Information Age Education Blog
Flow in Games, Education, and Other Areas
More than 10 years ago I read Mihaly Csikszentmihalyi’s book, Finding Flow: The Psychology of Engagement with Everyday Life (1996). For me, this was fascinating reading, and it certainly was relevant to my overall life and to my professional life.
More recently I heard about Jenova Chen’s work in game design and how she and other game developers draw on the theories developed by Csikszentmihalyi. Quoting from Chen (2007):
Csikszentmihalyi’s research and personal observations identified eight major components of Flow:
- A challenging activity requiring skill;
- A merging of action and awareness;
- Clear goals;
- Direct, immediate feedback;
- Concentration on the task at hand;
- A sense of control;
- A loss of self-consciousness; and
- An altered sense of time.
I have experienced flow in such diverse areas as talking with my wife, playing computer games, writing computer programs, developing and using a spreadsheet, solving math problems, writing articles and books, and reading books. For me, it is a pleasurable experience to be “in the Zone.”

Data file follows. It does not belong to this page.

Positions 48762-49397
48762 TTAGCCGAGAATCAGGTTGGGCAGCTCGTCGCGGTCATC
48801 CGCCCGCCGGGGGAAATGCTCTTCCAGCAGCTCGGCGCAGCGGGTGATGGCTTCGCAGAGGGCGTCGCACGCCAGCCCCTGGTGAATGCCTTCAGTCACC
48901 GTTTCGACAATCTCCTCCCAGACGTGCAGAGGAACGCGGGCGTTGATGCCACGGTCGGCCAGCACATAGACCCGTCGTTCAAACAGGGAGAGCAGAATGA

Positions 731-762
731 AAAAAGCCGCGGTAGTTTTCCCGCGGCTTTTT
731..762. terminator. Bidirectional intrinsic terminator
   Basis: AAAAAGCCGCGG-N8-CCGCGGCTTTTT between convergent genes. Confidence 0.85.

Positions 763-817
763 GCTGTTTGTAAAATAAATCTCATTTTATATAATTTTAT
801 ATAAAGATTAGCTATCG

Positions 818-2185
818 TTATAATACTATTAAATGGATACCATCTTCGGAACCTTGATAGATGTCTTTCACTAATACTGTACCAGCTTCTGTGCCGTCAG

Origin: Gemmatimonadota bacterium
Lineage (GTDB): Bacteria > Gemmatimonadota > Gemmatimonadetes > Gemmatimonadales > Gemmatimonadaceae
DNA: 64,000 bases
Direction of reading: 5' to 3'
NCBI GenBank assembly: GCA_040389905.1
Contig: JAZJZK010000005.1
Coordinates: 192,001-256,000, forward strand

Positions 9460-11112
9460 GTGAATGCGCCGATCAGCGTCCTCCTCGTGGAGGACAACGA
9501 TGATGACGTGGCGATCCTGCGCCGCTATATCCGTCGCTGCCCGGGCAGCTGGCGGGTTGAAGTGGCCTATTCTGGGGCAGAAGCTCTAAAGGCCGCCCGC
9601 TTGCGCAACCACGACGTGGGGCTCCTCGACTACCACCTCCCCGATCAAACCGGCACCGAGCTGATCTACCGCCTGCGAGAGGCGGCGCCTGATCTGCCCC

Each item in the list could serve as a discussion item in analyzing our educational system. Surely our educational system would be more successful if we had more student success in the first five items on the list.
Here is a personal conjecture: Many of today’s youth achieve flow in their texting activities. Achieving such a flow state may well be helped by simultaneously listening to music. Suppose this is a correct conjecture. Then this situation represents a major competitor for time that we educators feel students should be applying to learning traditional school content.
The following quote from Chen summarizes video games as a very powerful competitor for student’s attention: